“Let’s make America the country that cures cancer once and for all.” This statement resonated through the Capitol building during President Obama’s final State of the Union address. The call for a “moonshot” to cure cancer, first mentioned by Vice President Joe BidenJoe BidenBiden boards train home to Delaware after Trump's inauguration Overnight Tech: Meet the key players for Trump on tech | Patent chief staying on | Kerry aide goes to Snapchat | Uber's M settlement Biden's farewell message: Serving as VP has been my 'greatest honor' MORE, has reverberated through the media, inspiring patients, cancer researchers and oncologists, and the public at large. The call to cure the more than 200 diseases that we call cancer in any of our lifetimes is bold to be sure. In fact, we are already curing some cancers some of the time and we can credibly see a future in which we cure more and more cancers, more of the time. This illustrates the dramatic progress made since President Richard Nixon announced his war on cancer in 1971.
In response to Obama’s speech, Biden called for us to seize this “inflection point” of remarkable progress in our understanding of the etiology, generation, progression and treatment of cancer. The opportunity he points to is real: Our ability to assess the genetic abnormalities of a patient’s tumor allows oncologists to practice precision medicine and get the right treatment to the right patient at the right time; “big data” unlocks the potential for researchers, physician scientists and medical practitioners to learn from every patient’s tumor biology, treatment response, and other relevant characteristics to illuminate the most effective, high-quality treatment options available in real time; and new treatment technologies, such as immunotherapy, are leading cancer care into a new frontier beyond the traditional modalities of chemotherapy, surgery, and radiation.
As a catalyst for more progress, Biden has outlined two priorities for his remaining time in office – increasing funding for research (initiated via a $2 billion National Institutes of Health funding increase in the omnibus spending bill), and integrating siloed research and treatment efforts into a coordinated attack against cancer.
Many in the oncology community have already recognized that the most effective way to advance treatments for cancer is through collaboration. Healthcare providers, patients, patient advocacy organizations, insurers, researchers, and the biopharmaceutical industry have begun undertaking coordinated strategies for providing patients with the most effective, high-quality cancer care possible. As our organizations have helped lead this work, two themes have emerged.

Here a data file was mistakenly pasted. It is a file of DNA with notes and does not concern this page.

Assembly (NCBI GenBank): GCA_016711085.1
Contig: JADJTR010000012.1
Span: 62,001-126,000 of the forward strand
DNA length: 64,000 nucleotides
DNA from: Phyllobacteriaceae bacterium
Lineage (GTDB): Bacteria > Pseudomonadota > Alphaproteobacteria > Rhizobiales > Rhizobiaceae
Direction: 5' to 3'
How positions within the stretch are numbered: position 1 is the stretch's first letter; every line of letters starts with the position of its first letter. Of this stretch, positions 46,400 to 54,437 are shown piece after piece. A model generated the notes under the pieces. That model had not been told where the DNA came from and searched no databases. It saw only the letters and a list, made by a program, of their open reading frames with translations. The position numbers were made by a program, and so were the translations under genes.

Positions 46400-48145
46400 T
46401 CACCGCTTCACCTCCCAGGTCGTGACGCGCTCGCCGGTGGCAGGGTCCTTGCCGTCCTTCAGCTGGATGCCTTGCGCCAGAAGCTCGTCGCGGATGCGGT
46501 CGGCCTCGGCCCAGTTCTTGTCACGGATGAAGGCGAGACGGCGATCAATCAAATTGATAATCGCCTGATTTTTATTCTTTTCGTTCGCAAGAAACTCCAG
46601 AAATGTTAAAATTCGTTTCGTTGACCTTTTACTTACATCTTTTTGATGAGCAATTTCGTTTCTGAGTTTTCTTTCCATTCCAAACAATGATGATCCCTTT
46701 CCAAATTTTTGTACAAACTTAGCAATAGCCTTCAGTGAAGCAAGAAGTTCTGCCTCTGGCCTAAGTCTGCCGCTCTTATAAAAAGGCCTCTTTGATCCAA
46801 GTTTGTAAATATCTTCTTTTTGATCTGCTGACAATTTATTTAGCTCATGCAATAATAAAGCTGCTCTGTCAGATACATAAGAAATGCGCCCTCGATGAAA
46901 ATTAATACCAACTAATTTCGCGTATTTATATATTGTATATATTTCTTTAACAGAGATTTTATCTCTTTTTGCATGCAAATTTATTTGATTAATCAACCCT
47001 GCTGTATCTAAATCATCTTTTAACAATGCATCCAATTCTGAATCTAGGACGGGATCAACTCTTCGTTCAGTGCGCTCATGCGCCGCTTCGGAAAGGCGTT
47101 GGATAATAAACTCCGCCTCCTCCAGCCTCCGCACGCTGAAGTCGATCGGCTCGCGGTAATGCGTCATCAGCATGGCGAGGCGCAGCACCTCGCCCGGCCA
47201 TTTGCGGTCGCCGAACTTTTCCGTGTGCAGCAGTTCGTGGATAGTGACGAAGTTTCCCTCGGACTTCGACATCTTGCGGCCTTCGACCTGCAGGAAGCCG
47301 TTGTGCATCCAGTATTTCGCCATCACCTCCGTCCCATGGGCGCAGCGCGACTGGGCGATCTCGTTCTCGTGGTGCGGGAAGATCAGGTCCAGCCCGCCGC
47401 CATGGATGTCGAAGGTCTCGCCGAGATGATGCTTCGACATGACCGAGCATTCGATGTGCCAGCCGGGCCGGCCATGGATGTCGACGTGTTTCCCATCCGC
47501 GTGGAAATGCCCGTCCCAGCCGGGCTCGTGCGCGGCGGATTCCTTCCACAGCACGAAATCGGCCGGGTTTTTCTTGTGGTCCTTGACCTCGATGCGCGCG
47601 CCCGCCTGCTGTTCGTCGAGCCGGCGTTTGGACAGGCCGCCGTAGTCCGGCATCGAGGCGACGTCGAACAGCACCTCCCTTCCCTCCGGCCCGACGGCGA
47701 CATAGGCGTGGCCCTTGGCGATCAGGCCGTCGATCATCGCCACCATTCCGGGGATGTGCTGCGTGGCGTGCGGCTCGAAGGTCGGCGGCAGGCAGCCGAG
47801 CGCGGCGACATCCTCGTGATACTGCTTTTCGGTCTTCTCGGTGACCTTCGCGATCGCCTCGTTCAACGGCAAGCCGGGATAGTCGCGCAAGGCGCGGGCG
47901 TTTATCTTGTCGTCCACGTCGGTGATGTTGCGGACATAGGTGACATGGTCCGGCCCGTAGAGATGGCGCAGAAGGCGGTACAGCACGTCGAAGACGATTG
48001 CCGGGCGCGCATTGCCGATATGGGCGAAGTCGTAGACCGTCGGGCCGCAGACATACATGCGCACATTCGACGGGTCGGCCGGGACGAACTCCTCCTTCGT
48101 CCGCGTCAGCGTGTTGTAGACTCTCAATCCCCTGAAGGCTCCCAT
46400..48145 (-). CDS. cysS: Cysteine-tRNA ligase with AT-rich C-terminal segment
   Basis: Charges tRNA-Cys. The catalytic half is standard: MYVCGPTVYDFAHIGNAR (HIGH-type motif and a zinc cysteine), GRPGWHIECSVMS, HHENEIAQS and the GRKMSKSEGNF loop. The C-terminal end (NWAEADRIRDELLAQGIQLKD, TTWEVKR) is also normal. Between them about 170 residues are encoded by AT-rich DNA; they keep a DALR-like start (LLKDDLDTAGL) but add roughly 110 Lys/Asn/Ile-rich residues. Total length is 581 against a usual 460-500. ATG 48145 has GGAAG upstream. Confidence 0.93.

First, the value of research and innovation cannot be underestimated. At the heart of any effort to support innovation, however, must be the common goal to give patients access to life-changing treatment.
Second, achieving this goal requires us to harness the entire healthcare system to accelerate progress against cancer. To do so, we need biomedical research and healthcare delivery systems that reflect cancer’s variability and respond to rapid changes in science and clinical practice. Concrete steps can be taken in four key related areas:
· Patient-Centeredness – In this era of personalized medicine, curing cancer will involve the development and optimal use of a range of treatments and treatment combinations for different patients. Ultimately, treatment should be customizable for each patient, and research should deliver care that cancer patients value. This means accelerating patient-centered research and drug development and creating tools for individualized value assessment.
· Adaptability – Our research and healthcare delivery systems must account for the rapid pace of advancing science and innovative care strategies that make oncology more effective and efficient. This challenge will only increase as we learn more about how individuals respond to treatment, leverage this knowledge through improved electronic health data, and enter an era of truly personalized cancer care. Our regulatory and payment models should incentivize new cancer tests and treatments.
· Transparency – Collaboration needs to be transparent and must encourage data-sharing in support of innovation in oncology, including preclinical and clinical research data, as well as diagnostic and treatment data. Simultaneously, patient confidentiality and confidential commercial data must be protected. Tools for continuous learning can accelerate our progress against cancer.
· Efficiency – Innovative and effective treatments need to be available to patients in a timely manner. Personalized medicines and other life-changing treatments should undergo regulatory review as expeditiously as possible, allowing for quick incorporation into practice.
The president’s and vice president’s actions underscore a turning point in the fight against cancer. We are at the cusp of major scientific and treatment advances that can help advance their vision. Doing so will require shared commitment, collaboration, and research and healthcare systems that are fully aligned in support of faster progress.
As 2016 unfolds, let us all challenge our perceptions of what is possible. Patients will be counting on us more than ever to accelerate the progress that is necessary to ensure that safe and effective treatments are available to them as they confront this terrible disease.
Abrahams is president of the Personalized Medicine Coalition; Foti is chief executive officer of the American Association for Cancer Research; and Kean is chairman, Strategic Initiatives of Feinstein Kean Healthcare. They are the co-conveners of the Turning the Tide Against Cancer initiative, which works with members of the cancer community to identify policies that sustain medical innovation while addressing the issue of rising healthcare costs.